A landmark ruling came from the 6th Circuit Court this week from Bryson v. Middlefield Volunteer Fire Department. This ruling explored the implications of Title VII, specifically those sections that dealt with the rights of an employee during termination. In this case, the issue before the court was the matter of whether or not a volunteer could be considered an employee.
In the ruling, the 6th Circuit Court concluded that volunteers were the same as employees, and therefore had the same rights guaranteed to employees in regards to discrimination. According to the judge, the lack of payment to the volunteers gave them a lack of control over their circumstances. This made them a class that was in need of protection, and therefore covered by Title VII.
It is very important to note that this ruling only applies to a very limited set of circumstances. In other court cases, it has been established that volunteers are unable to be treated as employees because their lack of pay means that the organization has no control over their term of service. In other words, if an organization cannot control who arrives and starts to work, then they should not be held to the same standard in the event that a volunteer is asked to leave. If every non-profit organization had to treat their volunteers as employees, they would be open to lawsuits that would effectively undermine or stop the work that many of them accomplish.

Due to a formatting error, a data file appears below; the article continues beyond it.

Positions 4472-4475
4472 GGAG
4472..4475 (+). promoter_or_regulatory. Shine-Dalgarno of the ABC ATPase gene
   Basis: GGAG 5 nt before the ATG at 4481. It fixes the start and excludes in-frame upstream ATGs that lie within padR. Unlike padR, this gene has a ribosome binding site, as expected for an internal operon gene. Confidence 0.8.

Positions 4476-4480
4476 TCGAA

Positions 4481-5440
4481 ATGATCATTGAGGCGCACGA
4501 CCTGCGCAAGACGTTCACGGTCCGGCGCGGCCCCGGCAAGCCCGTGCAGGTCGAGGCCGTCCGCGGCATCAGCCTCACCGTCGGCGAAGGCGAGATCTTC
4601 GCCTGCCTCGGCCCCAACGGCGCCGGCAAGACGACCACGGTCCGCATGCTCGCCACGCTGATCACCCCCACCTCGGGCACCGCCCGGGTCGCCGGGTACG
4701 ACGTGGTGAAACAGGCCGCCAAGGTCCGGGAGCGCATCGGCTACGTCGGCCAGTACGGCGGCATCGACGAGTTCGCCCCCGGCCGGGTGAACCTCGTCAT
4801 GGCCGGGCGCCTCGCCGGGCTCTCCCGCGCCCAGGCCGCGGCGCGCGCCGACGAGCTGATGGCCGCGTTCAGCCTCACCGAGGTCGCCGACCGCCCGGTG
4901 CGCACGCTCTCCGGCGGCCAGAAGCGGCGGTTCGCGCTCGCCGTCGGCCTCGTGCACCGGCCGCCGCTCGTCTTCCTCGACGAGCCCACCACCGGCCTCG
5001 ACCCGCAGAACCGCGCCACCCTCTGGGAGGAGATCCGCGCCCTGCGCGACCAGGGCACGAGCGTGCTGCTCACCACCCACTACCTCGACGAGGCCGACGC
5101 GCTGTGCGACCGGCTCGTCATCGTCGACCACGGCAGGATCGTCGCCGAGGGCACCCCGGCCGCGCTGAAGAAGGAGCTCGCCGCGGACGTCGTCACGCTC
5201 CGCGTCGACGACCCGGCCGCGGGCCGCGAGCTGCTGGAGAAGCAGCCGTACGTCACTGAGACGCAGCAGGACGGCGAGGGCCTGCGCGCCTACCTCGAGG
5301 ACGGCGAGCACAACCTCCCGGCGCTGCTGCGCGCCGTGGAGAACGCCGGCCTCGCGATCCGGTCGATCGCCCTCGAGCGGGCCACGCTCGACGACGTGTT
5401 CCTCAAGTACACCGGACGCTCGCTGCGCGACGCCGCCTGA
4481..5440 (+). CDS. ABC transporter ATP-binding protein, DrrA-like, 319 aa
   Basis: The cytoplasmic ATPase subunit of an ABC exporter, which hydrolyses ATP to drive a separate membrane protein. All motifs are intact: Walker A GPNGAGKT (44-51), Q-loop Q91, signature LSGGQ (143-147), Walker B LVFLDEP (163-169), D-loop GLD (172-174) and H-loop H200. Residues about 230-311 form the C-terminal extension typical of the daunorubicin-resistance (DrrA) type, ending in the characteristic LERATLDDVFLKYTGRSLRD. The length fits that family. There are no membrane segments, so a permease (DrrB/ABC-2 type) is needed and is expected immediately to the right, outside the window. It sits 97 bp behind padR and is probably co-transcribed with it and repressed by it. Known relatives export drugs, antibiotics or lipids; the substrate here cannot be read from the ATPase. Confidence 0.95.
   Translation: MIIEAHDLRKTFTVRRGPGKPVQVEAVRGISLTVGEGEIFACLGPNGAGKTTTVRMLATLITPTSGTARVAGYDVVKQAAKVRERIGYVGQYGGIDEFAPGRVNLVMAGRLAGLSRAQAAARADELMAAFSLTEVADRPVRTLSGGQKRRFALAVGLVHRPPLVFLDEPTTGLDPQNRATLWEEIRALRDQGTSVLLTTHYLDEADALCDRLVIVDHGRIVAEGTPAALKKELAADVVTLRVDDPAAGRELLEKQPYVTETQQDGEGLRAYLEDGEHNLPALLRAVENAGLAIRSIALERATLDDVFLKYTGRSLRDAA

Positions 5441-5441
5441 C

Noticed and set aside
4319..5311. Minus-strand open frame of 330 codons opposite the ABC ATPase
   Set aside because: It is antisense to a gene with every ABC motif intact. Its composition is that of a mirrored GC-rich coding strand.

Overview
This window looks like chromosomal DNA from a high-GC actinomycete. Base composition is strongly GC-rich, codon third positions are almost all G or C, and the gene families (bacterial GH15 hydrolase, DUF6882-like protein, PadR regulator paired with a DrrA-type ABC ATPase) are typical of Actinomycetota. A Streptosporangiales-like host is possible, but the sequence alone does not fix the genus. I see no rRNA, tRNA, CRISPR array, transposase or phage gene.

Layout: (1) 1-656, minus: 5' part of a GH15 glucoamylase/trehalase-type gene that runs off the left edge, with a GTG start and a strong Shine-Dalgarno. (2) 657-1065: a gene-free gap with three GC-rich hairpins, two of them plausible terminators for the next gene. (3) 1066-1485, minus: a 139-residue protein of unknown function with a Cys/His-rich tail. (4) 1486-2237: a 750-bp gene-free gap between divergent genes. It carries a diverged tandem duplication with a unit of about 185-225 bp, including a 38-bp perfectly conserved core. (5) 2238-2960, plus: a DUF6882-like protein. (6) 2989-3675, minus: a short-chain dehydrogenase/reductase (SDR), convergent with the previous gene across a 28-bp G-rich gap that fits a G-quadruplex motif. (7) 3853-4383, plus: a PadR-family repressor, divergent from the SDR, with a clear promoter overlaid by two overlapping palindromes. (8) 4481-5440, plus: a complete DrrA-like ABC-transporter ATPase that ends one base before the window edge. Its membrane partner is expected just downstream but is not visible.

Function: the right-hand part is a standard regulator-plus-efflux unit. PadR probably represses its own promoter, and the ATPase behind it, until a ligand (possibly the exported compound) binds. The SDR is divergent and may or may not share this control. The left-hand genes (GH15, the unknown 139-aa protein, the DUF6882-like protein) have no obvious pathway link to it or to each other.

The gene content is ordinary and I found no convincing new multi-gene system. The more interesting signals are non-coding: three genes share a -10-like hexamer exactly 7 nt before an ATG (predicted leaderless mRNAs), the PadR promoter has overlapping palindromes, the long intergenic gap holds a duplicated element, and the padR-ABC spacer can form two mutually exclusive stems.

In the case of the fire department, there were several established procedures that potential volunteers had to go through, including fitness and other testing. That, coupled with the fact that these positions are often used as stepping stones to paid employment, caused the judge to rule that these volunteers should be treated as employees in the eyes of the law.